I’d venture to guess that not a lot of people have carefully-reasoned assessments of their fellow men, so this is a personal breaking point that others may have to contend with as well, but being personal, it’s of secondary importance. What this video clip has brought to mind that could be addressed on a large scale right now is a question for the media about how to handle firm opinions voiced by the public.
I honestly can’t decide whether to praise or criticize Chris Matthews’ response to the political heckler. Part of me wants to criticize just because I used to get a lot of enjoyment out of focusing my ire for the news media against Matthews, who, despite being a bright guy, was terrible at his job back when I considered MSNBC a news organization. Now that his job is “partisan” rather than “journalist,” he doesn’t seem so bad. Okay, it also helps that I don’t have a TV. But in any event, even if Matthews remains professionally an idiot, the woman he had his brief exchange with is an idiot in much larger terms, and to an unquantifiably greater extent.
The relevant question, then, is, “Did Matthews have good enough reason to focus the attentions of the microphone and camera on this woman’s dimwittedly vociferous views?” On the one hand, by giving her a voice once she’d asked for it, and contributing no commentary of his own, Matthews allowed the woman to provide her own refutation of her talking points. The exchange conveyed the impression that extremist views are based on no information, which of course they often are. That’s a good fact to put on display when the opportunity arises.
On the other hand, we have to remember the shamelessness with which the old woman held her ideas in absence of evidence or personal understanding. Such shamelessness probably isn’t much affected by having a mirror held up to its own ignorance, and that fact threatens to let this incident stand as encouragement for other people like her. As I said, the greatest breaking point involved here is also all but unattainable: the creation of a culture that prevents the embrace of ignorance. For the foreseeable future, lack of information and presence of strong opinions will continue to go hand-in-hand among a sizable portion of the American public. It will take generations of concerted effort to change that fact. But that doesn’t mean that opinionated idiots will always be activists.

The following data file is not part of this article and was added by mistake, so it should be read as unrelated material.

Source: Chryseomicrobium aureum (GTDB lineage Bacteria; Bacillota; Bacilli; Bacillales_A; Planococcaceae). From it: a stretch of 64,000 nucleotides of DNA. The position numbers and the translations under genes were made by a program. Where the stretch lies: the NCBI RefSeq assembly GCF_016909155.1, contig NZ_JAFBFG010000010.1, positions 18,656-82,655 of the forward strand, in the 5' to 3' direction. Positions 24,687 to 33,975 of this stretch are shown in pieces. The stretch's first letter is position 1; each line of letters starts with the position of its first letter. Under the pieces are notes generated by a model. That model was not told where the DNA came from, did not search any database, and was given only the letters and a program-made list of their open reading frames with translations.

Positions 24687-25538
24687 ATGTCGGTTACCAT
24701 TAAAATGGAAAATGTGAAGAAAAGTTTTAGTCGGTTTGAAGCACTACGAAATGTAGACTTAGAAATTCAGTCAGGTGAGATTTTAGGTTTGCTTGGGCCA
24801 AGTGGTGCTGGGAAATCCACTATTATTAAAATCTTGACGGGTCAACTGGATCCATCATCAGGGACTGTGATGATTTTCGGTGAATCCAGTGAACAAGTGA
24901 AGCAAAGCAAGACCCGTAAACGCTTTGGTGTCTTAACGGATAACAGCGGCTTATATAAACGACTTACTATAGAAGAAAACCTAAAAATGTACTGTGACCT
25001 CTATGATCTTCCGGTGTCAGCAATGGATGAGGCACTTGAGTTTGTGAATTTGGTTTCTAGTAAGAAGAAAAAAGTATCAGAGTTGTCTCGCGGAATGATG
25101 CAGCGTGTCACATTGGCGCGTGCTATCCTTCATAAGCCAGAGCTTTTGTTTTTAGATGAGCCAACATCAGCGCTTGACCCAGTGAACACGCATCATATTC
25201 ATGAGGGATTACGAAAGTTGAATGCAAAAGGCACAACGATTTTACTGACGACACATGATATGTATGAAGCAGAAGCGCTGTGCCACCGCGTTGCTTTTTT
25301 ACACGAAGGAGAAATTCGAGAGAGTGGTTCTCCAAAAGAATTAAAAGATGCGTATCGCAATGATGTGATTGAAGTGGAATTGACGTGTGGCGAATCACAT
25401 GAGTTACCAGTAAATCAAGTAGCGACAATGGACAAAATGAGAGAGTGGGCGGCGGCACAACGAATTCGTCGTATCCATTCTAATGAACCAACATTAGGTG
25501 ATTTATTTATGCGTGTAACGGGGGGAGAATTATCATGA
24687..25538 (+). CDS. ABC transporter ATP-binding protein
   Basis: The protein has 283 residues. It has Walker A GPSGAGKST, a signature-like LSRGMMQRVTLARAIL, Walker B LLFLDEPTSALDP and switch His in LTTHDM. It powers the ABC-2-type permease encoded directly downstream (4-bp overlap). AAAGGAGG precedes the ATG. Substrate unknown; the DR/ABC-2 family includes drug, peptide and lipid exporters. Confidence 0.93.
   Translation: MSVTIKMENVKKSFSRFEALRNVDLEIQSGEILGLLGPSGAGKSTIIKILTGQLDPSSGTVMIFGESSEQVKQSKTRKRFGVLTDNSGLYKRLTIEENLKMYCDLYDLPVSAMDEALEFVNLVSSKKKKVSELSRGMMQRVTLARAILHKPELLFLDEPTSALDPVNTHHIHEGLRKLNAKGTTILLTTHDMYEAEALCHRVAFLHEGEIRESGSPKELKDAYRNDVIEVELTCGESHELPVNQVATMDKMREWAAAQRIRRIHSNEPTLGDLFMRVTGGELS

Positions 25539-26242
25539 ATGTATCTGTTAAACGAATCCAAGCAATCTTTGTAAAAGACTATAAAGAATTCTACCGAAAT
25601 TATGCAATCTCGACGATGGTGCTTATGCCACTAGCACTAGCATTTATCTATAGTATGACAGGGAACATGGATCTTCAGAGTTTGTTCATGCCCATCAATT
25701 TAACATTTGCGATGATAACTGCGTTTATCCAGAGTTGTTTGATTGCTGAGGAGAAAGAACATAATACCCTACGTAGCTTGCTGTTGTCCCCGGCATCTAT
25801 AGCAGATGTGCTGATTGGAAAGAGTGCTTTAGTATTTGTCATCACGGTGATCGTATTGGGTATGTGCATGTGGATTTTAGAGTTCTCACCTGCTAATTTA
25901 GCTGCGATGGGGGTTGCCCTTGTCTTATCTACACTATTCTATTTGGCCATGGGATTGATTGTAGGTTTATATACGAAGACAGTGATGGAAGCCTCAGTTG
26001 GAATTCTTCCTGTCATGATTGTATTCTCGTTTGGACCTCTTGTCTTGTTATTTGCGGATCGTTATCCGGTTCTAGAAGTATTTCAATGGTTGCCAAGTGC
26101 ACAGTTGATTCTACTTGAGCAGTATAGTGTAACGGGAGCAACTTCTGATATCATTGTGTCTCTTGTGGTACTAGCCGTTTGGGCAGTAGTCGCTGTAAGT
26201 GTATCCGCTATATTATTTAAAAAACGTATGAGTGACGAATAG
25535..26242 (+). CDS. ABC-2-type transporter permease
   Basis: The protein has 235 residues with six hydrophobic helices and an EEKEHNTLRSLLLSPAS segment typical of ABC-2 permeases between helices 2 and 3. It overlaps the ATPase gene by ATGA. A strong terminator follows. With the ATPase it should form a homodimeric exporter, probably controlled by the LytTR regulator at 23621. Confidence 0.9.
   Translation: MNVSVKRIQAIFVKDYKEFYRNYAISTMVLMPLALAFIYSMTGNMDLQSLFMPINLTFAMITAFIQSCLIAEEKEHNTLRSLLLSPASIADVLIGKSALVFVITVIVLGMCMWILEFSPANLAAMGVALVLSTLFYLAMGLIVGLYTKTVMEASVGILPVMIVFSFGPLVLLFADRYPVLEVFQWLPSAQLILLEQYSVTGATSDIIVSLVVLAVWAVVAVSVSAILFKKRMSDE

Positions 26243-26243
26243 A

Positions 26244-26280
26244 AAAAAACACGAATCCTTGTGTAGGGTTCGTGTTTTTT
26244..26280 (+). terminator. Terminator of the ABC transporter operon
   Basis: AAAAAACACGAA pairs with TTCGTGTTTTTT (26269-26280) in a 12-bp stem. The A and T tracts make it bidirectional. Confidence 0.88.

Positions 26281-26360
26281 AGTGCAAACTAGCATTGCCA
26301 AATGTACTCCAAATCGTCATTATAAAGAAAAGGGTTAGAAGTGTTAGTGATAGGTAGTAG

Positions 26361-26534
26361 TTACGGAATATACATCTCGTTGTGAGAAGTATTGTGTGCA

I estimate that much less comprehensive cultural changes could prevent people who hold uninformed opinions from being so vocal and so public with those opinions. And one thing that probably doesn’t help is giving voice to those opinions, in all their self-righteous vacuity, on national television. Viewers at home whose perspective on American politics don’t go much farther than “he’s a communist!” won’t be shamed or enlightened by their impromptu spokesperson’s self-defeated, just as she wasn’t shamed or enlightened by it. To the contrary, the presence on the airwaves of uninformed declarations and accusations provides more fodder for lazy people to find something to parrot as they make the leap from uninformed citizen to armchair activist.
The opinions that are screeched from the sidelines are the ones that most need to be debunked once they’re present, but they’re also the ones that most need to be disallowed from taking the field. Overall political discourse is cheapened not only by their ignorance but also by their lack of decorum. As regards ethics, I think I am so committed a deontologist that I have internalized Kant’s categorical imperative. When I see things like this video clip and start wondering what ought to have been done in the situation I find myself universalizing the act I witnessed and looking for its effect on the moral system.
In this case, what would the effect be if journalists always turned their attention to the loudest and most abrasive commenter on the scene as Matthews seems to have done? He even turned his attention away from the woman who was contributing relevant anecdotes to the public understanding, in order to give the shrill, ancient cold warrior a chance to explain her unexplainable views. I fear that the current state of journalism is not far from embracing the loudest participant in any debate, because the hypothetical result is that all of American politics becomes a shouting match, and that is seemingly not far from the situation that we already face.
In light of that threat of a still more corrupted political and journalistic landscape, I’m tempted to say that although the woman’s response was rather satisfying, the better thing to do in that situation and all similar situations is to keep the person who’s shouting epithets off of our television screens. But I’d be interested to know what readers think of the effects of either encouraging or discouraging uninformed speech.